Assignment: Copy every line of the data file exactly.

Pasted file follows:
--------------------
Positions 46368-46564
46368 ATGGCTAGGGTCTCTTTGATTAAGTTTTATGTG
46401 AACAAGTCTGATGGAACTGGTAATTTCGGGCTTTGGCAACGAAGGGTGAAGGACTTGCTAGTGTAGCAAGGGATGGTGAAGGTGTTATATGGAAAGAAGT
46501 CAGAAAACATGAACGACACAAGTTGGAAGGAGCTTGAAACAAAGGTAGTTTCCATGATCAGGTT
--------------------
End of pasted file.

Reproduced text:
Positions 46368-46564
46368 ATGGCTAGGGTCTCTTTGATTAAGTTTTATGTG
46401 AACAAGTCTGATGGAACTGGTAATTTCGGGCTTTGGCAACGAAGGGTGAAGGACTTGCTAGTGTAGCAAGGGATGGTGAAGGTGTTATATGGAAAGAAGT
46501 CAGAAAACATGAACGACACAAGTTGGAAGGAGCTTGAAACAAAGGTAGTTTCCATGATCAGGTT